Margaret Thatcher's life began in a simple grocer's shop but it was the complexity of her legacy that was marked Wednesday at a funeral that drew thousands from around the world.
"If you seek his monument, look around you," reads the epitaph to Christopher Wren, architect of the iconic St. Paul's Cathedral and the 2,300 guests gathered for Thatcher's funeral were a living monument to Thatcher's influence, much as the protesters who lined the streets were proof of the continued divisiveness of her time as British prime minister.
Among the assembled were the Queen and her husband, Prince Philip, seated on red-cushioned chairs, with their feet resting on a carpet specially laid on the marble floor, facing the simple altar and bier which held Thatcher's flag-draped coffin.
Nearby were an assembly of political leaders from past and present, representing 170 countries, including Canada. Former prime minister Brian Mulroney sat in the front row and behind him was current Prime Minister Stephen Harper and his wife Laureen.
"The storm of conflicting opinions centres on the Mrs. Thatcher who became a symbolic figure – even an –ism," Richard Chartres, the bishop of London, said in his sermon.
"Today the remains of the real Margaret Hilda Thatcher are here at her funeral service. Lying here, she is one of us, subject to the common destiny of all human beings."
Thatcher, who served as prime minister from 1979 to 1990, died last week at the age of 87.
Joining the dignitaries at her funeral were others from a more personal side, including cleaners who worked at her office and those who nursed her in the final days of her life.
During her time as prime minister, she privatized state industries, fought tense battles with unions and deregulated the British economy, leading to London's status today as one of the world's financial centres.
She's also credited with helping bring about the fall of the Soviet Union; it was her opposition to communism that earned her the nickname the Iron Lady.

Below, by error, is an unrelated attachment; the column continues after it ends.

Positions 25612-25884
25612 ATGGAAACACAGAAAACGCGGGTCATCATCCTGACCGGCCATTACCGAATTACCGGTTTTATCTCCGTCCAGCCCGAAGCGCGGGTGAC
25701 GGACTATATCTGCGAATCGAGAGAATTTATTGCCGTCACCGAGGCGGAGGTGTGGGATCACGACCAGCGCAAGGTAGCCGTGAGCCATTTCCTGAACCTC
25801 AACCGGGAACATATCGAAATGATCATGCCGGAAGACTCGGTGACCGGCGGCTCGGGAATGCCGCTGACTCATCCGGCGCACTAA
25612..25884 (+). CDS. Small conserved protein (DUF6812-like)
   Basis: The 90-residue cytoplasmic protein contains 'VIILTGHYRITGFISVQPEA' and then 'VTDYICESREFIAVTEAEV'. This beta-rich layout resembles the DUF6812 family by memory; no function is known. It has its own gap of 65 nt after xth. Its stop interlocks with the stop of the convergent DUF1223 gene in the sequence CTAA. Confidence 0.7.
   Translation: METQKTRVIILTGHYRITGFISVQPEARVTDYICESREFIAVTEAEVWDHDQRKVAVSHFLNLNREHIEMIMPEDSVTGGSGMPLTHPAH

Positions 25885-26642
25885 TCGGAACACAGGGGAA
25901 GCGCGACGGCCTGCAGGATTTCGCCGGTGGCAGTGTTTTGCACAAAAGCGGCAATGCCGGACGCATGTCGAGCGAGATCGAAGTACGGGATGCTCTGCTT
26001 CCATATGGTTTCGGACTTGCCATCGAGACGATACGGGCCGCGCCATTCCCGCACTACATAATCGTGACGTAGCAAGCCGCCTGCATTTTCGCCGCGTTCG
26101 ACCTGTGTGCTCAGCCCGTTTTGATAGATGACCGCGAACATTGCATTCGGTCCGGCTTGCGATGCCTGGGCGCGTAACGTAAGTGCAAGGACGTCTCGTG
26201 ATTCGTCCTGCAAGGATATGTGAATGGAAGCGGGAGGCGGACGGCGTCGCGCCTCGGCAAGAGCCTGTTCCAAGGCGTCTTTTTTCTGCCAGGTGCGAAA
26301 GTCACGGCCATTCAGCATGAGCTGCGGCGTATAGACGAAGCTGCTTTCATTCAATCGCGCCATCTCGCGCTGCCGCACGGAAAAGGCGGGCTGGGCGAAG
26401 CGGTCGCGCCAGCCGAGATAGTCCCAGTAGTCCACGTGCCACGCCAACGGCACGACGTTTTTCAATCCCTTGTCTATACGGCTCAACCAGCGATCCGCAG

The dean of St. Paul's, David Ison, recalled "her courage, her steadfastness and her resolve to accomplish what she believed to be right for the common good."
But at a cost of approximately $15-million, the military pomp accorded to her was seen by some as overly extravagant in a time of fiscal restraint.
"Like anyone else she deserves a decent funeral, but not at the expense of the taxpayer," said protester Patricia Welsh, 69.
Yet, Thatcher herself wanted a simple funeral and hand-picked much of the music and the readings featured in the nearly hour-long ceremony.
In the cool air of the cathedral, with sunshine trying to break through the artificial day of the camera lights, her granddaughter Amanda's voice was strong as she read a passage from the King James Bible, following by a reading from British Prime Minister David Cameron.
Before the service, Thatcher's coffin was carried from the Houses of Parliament to the church of St. Clement Danes for prayers.
From there, the coffin was borne on a gun carriage drawn by six black horses from the Royal Horse Artillery to St. Paul's.
More than 700 soldiers, sailors and air force personnel lined the route to the cathedral and around 4,000 police officers were on duty. Security was stepped up after Monday's bombings at the Boston Marathon that killed three people and wounded more than 170.
Spectators lining the route broke into applause – and scattered boos – as the carriage passed by.
Many remained on the sidelines as it left the cathedral en route for a private ceremony, as the guests splintered off for various receptions.
Harper was to attend an event at the home and office of the Lord Mayor of London and after which he and his wife were scheduled to join Israeli Prime Minister Benjamin Netanyahu and his wife for a private lunch.